Some left out, some left over

Story by Taylor Anderson | photo and video by Emily Stifler
June 20, 2011

The Morningstar Learning Center asked for $60,000 from the Big Sky Resort Area District tax committee this year. This request was three times the amount the group asked for and received last year from resort tax, and it would go to help families pay for childcare and education at the center.

They instead got nothing and will have to rely on outside funding to fill the gap and provide childcare to families in Big Sky.

“Obviously, our reaction was everyone was extremely disappointed,” Morningstar board member Laura Sacchi said.

Morningstar, a non-profit childcare and education organization, was one of four groups that requested money from the tax board and were denied at the annual tax appropriations meeting.

The board discussed and voted on how much money the 30 organizations that applied for funding should receive during the June 15 meeting. Big Sky’s 3 percent resort tax is used to fund tourism, infrastructure, the post office, ambulance and emergency vehicles, public transportation, parks and trails, and the community library.

The tax generated $2,654,168 available for the 2012 fiscal year; an annual bond payment of $500,000 to the water and sewer facility dropped the amount available to $2,154,168. The board received $2,272,542 in total requests.

Al Malinowski, tax board chairman, works with four other board members to decide how to best distribute the money.

“We know we’re spending the community’s money, not our money,” he said.

Malinowski’s views seemed to mimic the view of the board in that the money should be spread to as many in the community as possible.

Six requests were denied any funding, (two were ineligible to receive money from Big Sky). The Gallatin County Sheriff’s Office was denied any of the $10,000 requested for a proposed special event fund. The Westfork Meadows Homeowners Association was denied $69,480 in reimbursement from road and drainage improvements it made last year. The committee also denied the Gallatin County Business Association any of its $24,170 request for marketing.

Morningstar was the final group not to receive any money requested, which Sacchi said could impact the 30 to 40 families to whom the group provides children early education and working parents with a place to leave kids during work.

“Anyone who’s involved in our organization sees firsthand day in and day out the huge benefits that we provide to the community,” she said.

The tax board discussed issues with an amount approved to Morningstar in 2007 for a new facility that would also be available to various groups in the community. The group received $300,000, yet no building has been finished.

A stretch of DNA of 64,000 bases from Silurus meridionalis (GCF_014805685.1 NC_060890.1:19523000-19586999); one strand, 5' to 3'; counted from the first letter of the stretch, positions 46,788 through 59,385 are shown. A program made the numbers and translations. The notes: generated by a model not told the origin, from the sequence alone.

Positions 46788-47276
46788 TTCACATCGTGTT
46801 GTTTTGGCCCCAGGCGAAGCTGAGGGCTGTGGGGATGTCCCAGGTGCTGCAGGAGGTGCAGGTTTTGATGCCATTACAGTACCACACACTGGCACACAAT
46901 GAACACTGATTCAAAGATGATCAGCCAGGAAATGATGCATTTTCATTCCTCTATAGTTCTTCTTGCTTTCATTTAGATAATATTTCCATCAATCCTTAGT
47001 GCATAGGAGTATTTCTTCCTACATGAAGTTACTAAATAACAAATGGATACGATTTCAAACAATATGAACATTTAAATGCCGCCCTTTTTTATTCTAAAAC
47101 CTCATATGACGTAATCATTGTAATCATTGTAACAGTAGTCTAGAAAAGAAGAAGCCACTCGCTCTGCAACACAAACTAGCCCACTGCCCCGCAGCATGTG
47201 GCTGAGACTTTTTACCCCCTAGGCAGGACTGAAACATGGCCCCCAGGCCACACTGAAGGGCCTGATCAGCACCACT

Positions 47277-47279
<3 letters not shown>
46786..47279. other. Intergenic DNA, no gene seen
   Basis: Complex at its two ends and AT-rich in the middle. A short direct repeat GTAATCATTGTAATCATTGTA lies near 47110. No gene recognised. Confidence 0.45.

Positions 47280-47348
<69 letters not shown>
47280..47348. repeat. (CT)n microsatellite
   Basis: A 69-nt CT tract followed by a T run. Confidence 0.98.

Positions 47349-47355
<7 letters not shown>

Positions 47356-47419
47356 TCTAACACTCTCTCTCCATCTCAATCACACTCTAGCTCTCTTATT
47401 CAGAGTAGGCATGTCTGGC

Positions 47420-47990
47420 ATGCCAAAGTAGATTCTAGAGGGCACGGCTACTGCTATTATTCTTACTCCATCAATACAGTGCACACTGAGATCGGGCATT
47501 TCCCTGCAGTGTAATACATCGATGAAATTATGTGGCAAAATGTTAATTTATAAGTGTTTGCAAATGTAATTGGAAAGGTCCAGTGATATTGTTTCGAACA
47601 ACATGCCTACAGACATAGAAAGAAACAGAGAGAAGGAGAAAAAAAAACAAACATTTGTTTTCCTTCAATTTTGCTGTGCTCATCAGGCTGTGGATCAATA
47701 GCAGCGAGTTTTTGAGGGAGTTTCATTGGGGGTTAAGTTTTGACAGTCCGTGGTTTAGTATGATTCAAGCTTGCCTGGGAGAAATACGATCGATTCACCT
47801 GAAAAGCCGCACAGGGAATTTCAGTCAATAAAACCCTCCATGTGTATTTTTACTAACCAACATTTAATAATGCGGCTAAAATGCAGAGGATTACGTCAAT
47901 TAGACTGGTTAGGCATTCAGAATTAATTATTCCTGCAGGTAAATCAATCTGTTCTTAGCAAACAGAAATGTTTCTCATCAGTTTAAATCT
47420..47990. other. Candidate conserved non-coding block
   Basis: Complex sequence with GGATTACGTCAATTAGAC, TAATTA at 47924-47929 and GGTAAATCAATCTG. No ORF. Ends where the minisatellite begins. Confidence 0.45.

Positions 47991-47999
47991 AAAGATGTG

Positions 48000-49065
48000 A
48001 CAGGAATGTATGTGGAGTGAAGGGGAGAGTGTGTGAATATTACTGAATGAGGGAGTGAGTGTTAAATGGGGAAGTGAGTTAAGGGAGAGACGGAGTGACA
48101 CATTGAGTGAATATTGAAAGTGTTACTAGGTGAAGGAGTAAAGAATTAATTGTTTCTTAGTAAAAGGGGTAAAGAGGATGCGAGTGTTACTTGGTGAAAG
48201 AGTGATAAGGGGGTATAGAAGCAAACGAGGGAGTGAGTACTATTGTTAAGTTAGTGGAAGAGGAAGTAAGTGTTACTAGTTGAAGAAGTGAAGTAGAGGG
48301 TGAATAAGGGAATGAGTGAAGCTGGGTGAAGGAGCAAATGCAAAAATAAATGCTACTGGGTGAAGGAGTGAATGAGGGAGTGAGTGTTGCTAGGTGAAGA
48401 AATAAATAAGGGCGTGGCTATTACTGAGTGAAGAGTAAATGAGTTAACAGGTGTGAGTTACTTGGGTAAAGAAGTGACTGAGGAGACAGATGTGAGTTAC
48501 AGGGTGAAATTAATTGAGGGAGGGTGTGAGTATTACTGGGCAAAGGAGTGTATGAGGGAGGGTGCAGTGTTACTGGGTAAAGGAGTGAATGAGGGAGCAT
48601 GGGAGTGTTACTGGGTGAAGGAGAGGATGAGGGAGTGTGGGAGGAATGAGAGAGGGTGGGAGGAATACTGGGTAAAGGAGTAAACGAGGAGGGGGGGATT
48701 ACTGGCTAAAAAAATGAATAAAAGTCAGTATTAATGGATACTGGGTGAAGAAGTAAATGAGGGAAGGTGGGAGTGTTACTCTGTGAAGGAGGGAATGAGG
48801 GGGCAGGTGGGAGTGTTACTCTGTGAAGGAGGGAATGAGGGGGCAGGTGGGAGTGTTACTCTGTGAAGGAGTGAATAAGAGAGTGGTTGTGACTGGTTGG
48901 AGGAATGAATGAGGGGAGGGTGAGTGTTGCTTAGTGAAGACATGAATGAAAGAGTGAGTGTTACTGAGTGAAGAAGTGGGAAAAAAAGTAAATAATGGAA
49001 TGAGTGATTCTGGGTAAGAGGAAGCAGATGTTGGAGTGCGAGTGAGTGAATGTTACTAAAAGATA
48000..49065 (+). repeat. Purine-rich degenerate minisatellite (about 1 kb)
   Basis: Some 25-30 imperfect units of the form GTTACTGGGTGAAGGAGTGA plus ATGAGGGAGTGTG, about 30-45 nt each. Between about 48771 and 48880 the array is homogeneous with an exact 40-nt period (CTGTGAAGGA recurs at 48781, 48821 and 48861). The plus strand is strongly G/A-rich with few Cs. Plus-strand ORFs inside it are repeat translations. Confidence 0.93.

That’s because the money went to the planning for the building, Sacchi says, and Morningstar’s “financial performance suffered during the financial downturn.”

“No one in the community is more sorry than I because we don’t have that building up yet,” Sacchi said, but “the project is on hold until we can get the funding.”

Malinowski said during an interview that the building was a disappointment, but it wasn’t the sole reason for denying this year’s request.

“This has to benefit a sizable amount of the community, and in my opinion, this doesn’t meet that,” he said.

Morningstar was given $20,000 last year for scholarship costs. The board granted the request with the stipulation that every $500 in scholarships to existing students must be matched with $500 for new student scholarships.

“That was an attempt by our board for Morningstar to get more people to use that service so they’d be able to maintain a sustainable future,” Malinowski said.

The $60,000 request this year was to fund more scholarships. The board voted it down 2–3.

Morningstar has received $320,000 from the tax board since 2008. It has received the third most of any group in its ‘Culture and Entertainment’ category since ’08 – after the Arts Council of Big Sky and the Ophir school. In total, Morningstar has received shy of 14 percent of that category’s funding since ’93.

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Most of the groups that asked for money from the board received at least some of their requests.

“Our community walked out of that meeting much better than when it walked into it,” Malinowski said.

The majority of funding since ’93 has gone toward infrastructure, which accounts for a third of the more than $31 million appropriated. The amount is largely a result of the water and sewer district bonds, which is a bond and expense paid by the resort tax at intervals of $500,000 per year. Those payments will be halved next year, with the final payment on the bond.

“In the case of public money, I’m accountable for the community,” Malinowski said.

The Big Sky Fire Department received $430,000, more than any other group. A good portion of the department’s budget is for a new ambulance, which will cost $190,000.

The next-largest appropriation was for the Big Sky Transportation District’s Skyline bus service, which received $290,000.

The Biggest Skiing in America, a winter marketing campaign and offset project by the chamber of commerce, was viewed by the board as a huge success and received $200,000 of the $290,000 received by the chamber as a whole.

The tax board dealt with 30 groups’ requests at the meeting. There was an excess of $178,951.82, which will be put into an account for next year.

Big Sky Resort Tax Board of Directors elections are this November and are open to any registered voter who lives within the tax district.

To get a sense of the appropriations meeting, take a look at this video clip:

Download pdf of 2012 Resort Tax applicants and funds